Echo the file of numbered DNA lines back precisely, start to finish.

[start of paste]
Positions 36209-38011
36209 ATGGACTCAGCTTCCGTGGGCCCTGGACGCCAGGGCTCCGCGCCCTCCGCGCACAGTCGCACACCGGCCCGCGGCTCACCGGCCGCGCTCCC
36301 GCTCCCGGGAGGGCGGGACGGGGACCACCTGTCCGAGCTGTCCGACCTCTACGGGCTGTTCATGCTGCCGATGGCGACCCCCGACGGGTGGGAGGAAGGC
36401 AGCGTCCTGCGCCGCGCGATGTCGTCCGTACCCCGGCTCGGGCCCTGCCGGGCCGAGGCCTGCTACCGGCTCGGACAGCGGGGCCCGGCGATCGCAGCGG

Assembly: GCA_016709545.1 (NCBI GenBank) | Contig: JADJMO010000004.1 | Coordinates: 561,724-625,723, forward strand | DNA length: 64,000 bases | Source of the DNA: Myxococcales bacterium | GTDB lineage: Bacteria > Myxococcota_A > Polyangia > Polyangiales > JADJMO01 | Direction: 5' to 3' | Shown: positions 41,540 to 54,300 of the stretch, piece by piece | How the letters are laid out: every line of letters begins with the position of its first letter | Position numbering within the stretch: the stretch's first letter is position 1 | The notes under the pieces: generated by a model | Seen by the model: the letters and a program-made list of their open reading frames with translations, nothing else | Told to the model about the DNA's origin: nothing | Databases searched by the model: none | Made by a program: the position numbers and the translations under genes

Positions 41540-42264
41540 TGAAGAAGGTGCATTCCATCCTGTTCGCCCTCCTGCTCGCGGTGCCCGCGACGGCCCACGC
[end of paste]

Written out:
Positions 36209-38011
36209 ATGGACTCAGCTTCCGTGGGCCCTGGACGCCAGGGCTCCGCGCCCTCCGCGCACAGTCGCACACCGGCCCGCGGCTCACCGGCCGCGCTCCC
36301 GCTCCCGGGAGGGCGGGACGGGGACCACCTGTCCGAGCTGTCCGACCTCTACGGGCTGTTCATGCTGCCGATGGCGACCCCCGACGGGTGGGAGGAAGGC
36401 AGCGTCCTGCGCCGCGCGATGTCGTCCGTACCCCGGCTCGGGCCCTGCCGGGCCGAGGCCTGCTACCGGCTCGGACAGCGGGGCCCGGCGATCGCAGCGG

Assembly: GCA_016709545.1 (NCBI GenBank) | Contig: JADJMO010000004.1 | Coordinates: 561,724-625,723, forward strand | DNA length: 64,000 bases | Source of the DNA: Myxococcales bacterium | GTDB lineage: Bacteria > Myxococcota_A > Polyangia > Polyangiales > JADJMO01 | Direction: 5' to 3' | Shown: positions 41,540 to 54,300 of the stretch, piece by piece | How the letters are laid out: every line of letters begins with the position of its first letter | Position numbering within the stretch: the stretch's first letter is position 1 | The notes under the pieces: generated by a model | Seen by the model: the letters and a program-made list of their open reading frames with translations, nothing else | Told to the model about the DNA's origin: nothing | Databases searched by the model: none | Made by a program: the position numbers and the translations under genes

Positions 41540-42264
41540 TGAAGAAGGTGCATTCCATCCTGTTCGCCCTCCTGCTCGCGGTGCCCGCGACGGCCCACGC